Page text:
Pivot 2021 Virtual Conference July 22-23 2021
Dismantling Reassembling - tools for alternative futures
Presentation

Calendar Collective

Calendars increasingly play a fundamental role in establishing our everyday rhythms, shaping our consciousness of temporality. But these tools are not neutral. They codify values and behaviour while obscuring the politics of time embedded in their representation. After all, how we represent time affects how we conceptualize time. Calendar Collective is a design-led research investigation that challenges the normative understanding of time as linear, objective and neutral. In this investigation, I use calendar as a subversive tool to dismantle current hegemonic time structures and rebuild plural structures. As a designer from a previously colonized country, I further use calendar as a decolonization tool to render time – one of the most invisible epistemologies in futures work – visible. Using a combination of participatory design workshops, counterfactual history techniques, and personal cultural experiences, I unfold a fictitious archive of alternate calendars (real and imagined) traced through voicemails. The voicemails are a reminder that complex socio-cultural systems based on alternate temporal thought have always existed and still do.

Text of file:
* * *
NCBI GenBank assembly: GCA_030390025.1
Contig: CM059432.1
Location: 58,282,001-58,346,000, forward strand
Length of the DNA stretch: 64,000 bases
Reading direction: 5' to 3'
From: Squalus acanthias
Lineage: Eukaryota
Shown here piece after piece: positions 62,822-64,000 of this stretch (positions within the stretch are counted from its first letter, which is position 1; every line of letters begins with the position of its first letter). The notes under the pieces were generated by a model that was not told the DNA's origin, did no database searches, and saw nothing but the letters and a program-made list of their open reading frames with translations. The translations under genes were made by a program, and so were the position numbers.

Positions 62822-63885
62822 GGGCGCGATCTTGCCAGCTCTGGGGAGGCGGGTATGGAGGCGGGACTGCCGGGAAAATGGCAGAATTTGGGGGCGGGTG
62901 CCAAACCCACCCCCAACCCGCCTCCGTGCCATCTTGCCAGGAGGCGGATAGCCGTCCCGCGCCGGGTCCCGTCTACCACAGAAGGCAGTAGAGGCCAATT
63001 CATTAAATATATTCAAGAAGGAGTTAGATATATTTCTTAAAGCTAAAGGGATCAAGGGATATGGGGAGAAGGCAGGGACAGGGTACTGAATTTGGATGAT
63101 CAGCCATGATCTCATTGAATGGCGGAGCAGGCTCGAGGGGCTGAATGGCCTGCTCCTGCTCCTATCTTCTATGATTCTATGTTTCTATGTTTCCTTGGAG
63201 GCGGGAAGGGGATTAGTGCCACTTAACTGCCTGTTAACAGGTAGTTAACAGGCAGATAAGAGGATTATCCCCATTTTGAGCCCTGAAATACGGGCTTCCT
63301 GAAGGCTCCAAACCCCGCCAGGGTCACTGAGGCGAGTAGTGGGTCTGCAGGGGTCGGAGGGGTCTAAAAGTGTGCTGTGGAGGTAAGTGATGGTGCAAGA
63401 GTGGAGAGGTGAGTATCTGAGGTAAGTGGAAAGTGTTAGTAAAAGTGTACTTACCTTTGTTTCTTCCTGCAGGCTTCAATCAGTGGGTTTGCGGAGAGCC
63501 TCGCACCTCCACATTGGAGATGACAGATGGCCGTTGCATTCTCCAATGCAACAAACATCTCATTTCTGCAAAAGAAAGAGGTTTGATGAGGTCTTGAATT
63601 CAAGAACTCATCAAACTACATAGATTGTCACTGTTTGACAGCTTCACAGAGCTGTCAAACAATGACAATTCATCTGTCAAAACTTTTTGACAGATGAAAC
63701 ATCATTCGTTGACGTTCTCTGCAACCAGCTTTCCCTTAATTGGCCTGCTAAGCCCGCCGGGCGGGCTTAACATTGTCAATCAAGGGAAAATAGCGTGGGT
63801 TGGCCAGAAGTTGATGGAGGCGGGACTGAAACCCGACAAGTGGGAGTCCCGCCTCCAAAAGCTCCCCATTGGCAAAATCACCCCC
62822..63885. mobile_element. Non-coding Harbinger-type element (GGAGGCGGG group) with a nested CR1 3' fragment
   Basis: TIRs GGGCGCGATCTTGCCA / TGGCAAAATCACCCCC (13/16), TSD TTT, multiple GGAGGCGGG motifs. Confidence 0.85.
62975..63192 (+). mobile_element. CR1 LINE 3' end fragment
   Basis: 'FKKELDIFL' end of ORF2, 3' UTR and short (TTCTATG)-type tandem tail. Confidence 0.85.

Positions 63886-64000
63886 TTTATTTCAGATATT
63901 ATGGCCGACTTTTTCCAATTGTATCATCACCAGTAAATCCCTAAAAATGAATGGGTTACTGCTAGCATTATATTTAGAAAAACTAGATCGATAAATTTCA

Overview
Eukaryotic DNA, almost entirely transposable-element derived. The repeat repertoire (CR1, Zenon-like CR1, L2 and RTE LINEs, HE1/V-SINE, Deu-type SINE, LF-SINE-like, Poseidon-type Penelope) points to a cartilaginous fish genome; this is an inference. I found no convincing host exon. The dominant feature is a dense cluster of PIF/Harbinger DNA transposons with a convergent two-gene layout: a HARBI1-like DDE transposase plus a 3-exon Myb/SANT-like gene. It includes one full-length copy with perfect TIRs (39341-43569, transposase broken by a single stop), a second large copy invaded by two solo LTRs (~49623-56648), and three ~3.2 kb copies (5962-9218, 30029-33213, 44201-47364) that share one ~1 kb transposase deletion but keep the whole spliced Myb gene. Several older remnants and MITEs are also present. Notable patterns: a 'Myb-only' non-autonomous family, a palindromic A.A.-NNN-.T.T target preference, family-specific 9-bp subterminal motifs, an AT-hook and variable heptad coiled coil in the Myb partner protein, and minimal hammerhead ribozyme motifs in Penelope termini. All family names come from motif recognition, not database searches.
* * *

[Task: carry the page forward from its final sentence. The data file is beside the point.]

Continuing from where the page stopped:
speculative design; futures; calendars; time

About Kalyani Tupkary

Kalyani Tupkary I am a hybrid designer and researcher from India currently living in USA. I hold a B.Des. from the National Institute of Design, India and an MFA (Design and Technology) from Parsons School of Design, USA. As a designer from a previously colonized country, I use ordinary objects to unfold alternate histories and marginalized futures that otherwise remain in the unexplored nooks of our everyday world. An anti-disciplinary designer, I draw, solder, stitch and play with pixels. I am not a specialist. Instead, I inhabit the fuzzier overlap between craft, design and technology. My process starts by steeping in history and rooting in research to unravel the values knotted in our default worldview. I think through making, always with others, playing with the materiality of alternate worlds through code, analogue, digital drawing and electronic textiles.

I conduct unconventional investigations to create artefacts as portals to alternate worlds. These artefacts then become tools for dreaming up new ways of seeing our world. As a critical yet optimistic designer, I employ technology to fulfil poetic needs.

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